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Why Our Hero Leapt Onto the Tracks and We Might Not

MAYBE some people are more hard-wired for heroism than others. Like, for example, Wesley Autrey, the man behind a stunning rescue last week in a Manhattan subway station.

People wondered, because they had asked themselves, Could I have done what he did? and very often the answer was no. Mr. Autrey, 50, a construction worker and Navy veteran, leapt in front of a train to rescue a stranger who had suffered a seizure and fallen onto the tracks. He covered the strangers body with his own as the train passed overhead. Both men lived.

Mr. Autrey, who left two young daughters on the platform when he jumped, later chalked up his actions to a simple compulsion to help another in distress.

But is there something in Mr. Autrey that the rest of us lack? Probably not, experts say. Except for sociopaths, humans are built to feel and act out of empathy, said Stephen G. Post, a professor of bioethics at Case Western Reserve Universitys medical school and co-author of Why Good Things Happen to Good People, scheduled to be published in May. Social support has always been important to survival, and people with strong social networks thrive more than those who are isolated.

New science also suggests that people have mirror neurons, which make them feel what someone else is experiencing, be it joy or distress.

When Mr. Autrey saw the stranger, Cameron Hollopeter, 20, tumble onto the tracks, his brain reacted just as anyone elses would. His thalamus, which absorbs sensory information, registered the fall, and sent the information to other parts of the brain for processing, said Gregory L. Fricchione, an associate professor of psychiatry at Harvard Medical School. Mr. Autreys amygdala, the part of the brain that mediates fear responses, was activated and sent sensory information to the motor cortex, which sent it down for emotional processing. His anterior cingulate, a sort of brain within the brain that helps people make choices, kicked in, helping trigger his decision about how to act, Dr. Fricchione said.

But what happened next is harder to explain.

Propensities to help others are not necessarily based on rational calculations; in fact, they often cannot be, because rational calculations would have been too slow in this particular case, David Sloan Wilson, an evolutionary biologist at the State University of New York at Binghamton, wrote in an e-mail message. Instead, they become impulses that are followed spontaneously, either by virtue of genetic disposition or childhood/cultural training. Still, Dr. Wilson said Mr. Autrey exhibited an extraordinarily high degree of other-oriented behavior. Hes a rarity, Dr. Wilson said.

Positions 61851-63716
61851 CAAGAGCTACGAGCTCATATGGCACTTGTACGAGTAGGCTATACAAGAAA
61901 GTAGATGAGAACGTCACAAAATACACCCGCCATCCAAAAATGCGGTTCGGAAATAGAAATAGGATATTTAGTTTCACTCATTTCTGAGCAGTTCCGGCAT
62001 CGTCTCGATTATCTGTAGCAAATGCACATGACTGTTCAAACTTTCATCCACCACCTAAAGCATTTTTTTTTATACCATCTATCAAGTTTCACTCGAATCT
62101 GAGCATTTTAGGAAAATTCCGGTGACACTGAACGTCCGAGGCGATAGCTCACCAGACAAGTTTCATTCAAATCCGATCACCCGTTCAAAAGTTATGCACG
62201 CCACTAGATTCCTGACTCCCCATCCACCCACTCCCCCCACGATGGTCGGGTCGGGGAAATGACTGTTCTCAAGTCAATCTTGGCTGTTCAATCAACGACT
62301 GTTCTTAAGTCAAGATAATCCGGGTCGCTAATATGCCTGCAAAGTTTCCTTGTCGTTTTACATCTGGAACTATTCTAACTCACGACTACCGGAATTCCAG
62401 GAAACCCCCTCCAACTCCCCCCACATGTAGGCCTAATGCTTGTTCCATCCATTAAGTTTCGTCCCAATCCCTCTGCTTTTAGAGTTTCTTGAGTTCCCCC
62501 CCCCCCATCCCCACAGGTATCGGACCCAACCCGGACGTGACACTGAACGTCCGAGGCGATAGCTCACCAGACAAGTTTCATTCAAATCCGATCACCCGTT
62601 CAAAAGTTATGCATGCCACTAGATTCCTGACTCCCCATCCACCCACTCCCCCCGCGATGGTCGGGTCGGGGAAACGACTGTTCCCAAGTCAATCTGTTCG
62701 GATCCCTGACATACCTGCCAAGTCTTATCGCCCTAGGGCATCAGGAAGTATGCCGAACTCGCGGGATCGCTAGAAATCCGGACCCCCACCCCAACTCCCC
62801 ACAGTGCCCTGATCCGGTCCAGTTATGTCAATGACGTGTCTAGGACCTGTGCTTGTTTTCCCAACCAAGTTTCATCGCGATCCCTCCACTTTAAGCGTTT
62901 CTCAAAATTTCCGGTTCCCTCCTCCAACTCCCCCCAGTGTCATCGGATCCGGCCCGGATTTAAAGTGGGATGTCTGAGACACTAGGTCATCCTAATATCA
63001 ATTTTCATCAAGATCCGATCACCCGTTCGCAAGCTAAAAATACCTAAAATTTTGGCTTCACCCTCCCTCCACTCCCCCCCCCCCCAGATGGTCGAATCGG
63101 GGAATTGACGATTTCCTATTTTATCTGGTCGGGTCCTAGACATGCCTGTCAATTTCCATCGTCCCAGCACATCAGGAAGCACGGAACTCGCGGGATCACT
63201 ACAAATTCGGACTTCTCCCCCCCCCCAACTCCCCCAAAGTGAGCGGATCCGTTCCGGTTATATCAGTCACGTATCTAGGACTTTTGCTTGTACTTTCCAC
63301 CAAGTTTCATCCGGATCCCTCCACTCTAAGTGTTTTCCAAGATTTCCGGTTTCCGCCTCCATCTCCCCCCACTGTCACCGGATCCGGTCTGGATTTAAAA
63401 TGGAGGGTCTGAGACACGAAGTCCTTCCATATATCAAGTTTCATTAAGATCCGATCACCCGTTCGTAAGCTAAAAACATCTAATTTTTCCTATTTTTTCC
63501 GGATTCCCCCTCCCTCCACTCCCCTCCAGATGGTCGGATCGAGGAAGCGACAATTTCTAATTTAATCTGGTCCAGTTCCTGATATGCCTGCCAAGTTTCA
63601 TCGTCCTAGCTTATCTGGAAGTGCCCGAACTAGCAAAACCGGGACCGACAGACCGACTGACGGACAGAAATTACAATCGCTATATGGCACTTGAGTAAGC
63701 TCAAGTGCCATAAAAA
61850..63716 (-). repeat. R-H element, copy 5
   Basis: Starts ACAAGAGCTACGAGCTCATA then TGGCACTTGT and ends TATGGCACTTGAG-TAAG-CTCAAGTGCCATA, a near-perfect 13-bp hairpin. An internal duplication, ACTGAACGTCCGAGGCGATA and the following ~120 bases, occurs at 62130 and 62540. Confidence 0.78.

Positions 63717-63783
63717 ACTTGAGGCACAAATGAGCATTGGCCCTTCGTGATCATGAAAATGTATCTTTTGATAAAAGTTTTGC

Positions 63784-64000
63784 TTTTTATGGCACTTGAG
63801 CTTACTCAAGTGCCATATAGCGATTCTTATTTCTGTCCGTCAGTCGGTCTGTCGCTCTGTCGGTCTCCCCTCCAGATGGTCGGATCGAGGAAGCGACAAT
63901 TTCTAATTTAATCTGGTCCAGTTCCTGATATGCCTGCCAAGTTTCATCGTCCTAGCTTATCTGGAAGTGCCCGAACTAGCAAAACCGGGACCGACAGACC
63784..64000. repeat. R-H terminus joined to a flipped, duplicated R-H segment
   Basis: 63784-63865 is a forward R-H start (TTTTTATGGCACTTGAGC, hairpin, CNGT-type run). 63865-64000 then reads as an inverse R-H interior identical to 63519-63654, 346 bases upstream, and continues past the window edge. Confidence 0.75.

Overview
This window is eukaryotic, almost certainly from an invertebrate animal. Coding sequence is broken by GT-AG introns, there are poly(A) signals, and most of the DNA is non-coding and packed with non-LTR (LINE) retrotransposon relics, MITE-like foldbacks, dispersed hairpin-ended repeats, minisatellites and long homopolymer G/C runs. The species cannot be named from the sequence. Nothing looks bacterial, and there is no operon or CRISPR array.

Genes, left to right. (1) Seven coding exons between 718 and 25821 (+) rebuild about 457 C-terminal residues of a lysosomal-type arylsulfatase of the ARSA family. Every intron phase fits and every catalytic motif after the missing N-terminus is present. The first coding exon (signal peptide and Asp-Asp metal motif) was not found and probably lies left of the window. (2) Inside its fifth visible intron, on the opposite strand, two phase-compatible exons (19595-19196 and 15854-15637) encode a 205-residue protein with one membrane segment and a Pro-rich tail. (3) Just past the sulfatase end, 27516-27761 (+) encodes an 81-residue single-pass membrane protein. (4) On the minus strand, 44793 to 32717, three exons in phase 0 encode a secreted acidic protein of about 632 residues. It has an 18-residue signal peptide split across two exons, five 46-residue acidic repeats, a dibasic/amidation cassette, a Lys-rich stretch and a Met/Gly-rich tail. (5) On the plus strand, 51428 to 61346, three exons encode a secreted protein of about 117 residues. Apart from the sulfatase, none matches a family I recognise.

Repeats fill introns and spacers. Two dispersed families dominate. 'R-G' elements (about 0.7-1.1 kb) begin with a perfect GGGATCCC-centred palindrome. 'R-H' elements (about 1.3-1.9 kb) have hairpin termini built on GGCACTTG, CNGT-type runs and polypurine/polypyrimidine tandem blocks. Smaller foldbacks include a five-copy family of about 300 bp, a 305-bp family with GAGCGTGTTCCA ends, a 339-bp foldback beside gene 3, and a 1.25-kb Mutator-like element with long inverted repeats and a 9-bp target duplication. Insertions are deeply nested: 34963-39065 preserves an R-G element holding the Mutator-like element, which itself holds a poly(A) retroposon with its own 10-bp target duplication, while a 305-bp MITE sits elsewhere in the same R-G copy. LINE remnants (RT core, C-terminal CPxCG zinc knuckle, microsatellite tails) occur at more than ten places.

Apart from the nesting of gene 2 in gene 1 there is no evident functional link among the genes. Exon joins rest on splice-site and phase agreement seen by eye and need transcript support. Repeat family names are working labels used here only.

That Mr. Autrey served in the Navy most likely played a role, too he had been trained to act quickly in adverse situations. Acts like jumping in front of trains to rescue strangers are easier for people who are prepared, said Michael McCullough, a psychology professor at the University of Miami.

One of the curious aspects about Mr. Autreys deed is that he jumped even though his daughters, ages 4 and 6, were at his side. Normally, experts say, the power of the parent-child dynamic would overwhelm any tendency to put yourself in harms way to rescue a stranger. Then again, suggested Dr. Fricchione, people who already feel attachment, like the kind toward their children, may be predisposed to act more altruistically to others. Mr. Autrey was also one of three people who helped Mr. Hollopeter when he first collapsed, convulsing, before tripping into the tracks. An empathetic connection was most likely forged then, too.

Considering that people tend to act more altruistically toward those who fall within their perceived group, Dr. Post said, it was notable that differences in race Mr. Autrey is black, Mr. Hollopeter is white didnt enter the picture.

Not only is he going beyond the narrow interest that we all seem to have toward our children, but he is reaching out toward a shared common humanity. And hes doing it across a racial line, Dr. Post said. And I think thats really impressive.

No single factor explains heroism, said Samuel P. Oliner, a sociology professor at Humboldt State University in Arcata, Calif. Yet in interviewing Holocaust rescuers and 911 responders, he found that people who acted heroically often came from more nurturing families and were imbued with an ethic of caring, empathy and compassion.

The other people, the bystanders, are not bad people, Dr. Oliner said. But they have been cut from a slightly different cloth.